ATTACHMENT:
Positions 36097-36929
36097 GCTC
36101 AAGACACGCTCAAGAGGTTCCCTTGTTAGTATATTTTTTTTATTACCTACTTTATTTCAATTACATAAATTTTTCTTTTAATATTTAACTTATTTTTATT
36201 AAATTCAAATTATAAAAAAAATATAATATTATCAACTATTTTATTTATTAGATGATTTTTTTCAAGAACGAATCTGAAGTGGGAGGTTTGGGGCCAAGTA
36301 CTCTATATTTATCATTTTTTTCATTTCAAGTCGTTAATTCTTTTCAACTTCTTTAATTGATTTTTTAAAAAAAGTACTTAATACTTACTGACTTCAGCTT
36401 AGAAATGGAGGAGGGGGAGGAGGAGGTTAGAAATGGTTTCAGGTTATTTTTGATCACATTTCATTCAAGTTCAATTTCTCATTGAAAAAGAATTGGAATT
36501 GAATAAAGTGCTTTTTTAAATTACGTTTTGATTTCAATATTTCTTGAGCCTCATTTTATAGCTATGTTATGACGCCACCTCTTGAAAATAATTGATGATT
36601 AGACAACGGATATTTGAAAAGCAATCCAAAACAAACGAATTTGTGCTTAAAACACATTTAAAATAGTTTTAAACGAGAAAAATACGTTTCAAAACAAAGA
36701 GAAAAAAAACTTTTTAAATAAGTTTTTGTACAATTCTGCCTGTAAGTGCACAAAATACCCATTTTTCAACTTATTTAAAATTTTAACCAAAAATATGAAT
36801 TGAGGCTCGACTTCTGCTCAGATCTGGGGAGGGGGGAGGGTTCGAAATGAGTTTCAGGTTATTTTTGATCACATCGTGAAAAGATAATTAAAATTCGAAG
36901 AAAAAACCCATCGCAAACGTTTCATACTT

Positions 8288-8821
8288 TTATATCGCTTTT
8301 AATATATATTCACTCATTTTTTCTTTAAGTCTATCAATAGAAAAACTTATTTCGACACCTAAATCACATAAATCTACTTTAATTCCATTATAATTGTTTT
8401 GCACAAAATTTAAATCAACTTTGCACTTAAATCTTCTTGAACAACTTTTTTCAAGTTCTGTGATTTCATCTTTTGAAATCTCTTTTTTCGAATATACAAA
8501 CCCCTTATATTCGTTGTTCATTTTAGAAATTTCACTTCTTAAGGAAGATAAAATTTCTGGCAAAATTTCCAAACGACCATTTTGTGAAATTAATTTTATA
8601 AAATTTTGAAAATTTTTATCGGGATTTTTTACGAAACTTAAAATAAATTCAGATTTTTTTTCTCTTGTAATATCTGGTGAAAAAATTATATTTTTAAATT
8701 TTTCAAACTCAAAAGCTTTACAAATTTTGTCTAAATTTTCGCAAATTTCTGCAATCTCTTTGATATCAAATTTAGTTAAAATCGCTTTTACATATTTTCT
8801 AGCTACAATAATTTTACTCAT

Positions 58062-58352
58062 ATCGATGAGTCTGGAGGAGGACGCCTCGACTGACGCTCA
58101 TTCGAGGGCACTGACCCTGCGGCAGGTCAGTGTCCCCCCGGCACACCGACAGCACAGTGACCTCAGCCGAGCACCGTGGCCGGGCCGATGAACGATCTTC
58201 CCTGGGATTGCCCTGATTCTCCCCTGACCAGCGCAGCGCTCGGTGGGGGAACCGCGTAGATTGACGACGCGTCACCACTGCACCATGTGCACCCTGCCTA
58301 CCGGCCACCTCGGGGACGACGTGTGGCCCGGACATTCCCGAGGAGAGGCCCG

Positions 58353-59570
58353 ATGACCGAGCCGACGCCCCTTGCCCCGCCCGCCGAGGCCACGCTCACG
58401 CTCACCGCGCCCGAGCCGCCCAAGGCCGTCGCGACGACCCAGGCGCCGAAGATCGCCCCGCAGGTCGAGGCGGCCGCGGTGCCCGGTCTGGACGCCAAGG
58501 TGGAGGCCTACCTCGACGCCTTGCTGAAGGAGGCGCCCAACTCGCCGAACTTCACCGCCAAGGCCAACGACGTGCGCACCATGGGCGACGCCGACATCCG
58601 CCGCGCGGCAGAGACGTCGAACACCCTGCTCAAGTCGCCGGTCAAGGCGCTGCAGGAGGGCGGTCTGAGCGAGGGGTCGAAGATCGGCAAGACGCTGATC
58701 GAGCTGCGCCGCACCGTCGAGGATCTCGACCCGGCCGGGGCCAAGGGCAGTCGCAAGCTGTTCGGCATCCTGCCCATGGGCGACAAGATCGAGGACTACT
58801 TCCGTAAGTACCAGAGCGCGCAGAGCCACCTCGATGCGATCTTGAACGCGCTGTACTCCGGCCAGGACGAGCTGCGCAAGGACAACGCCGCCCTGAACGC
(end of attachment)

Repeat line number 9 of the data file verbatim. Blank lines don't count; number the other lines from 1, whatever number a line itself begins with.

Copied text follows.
36701 GAAAAAAAACTTTTTAAATAAGTTTTTGTACAATTCTGCCTGTAAGTGCACAAAATACCCATTTTTCAACTTATTTAAAATTTTAACCAAAAATATGAAT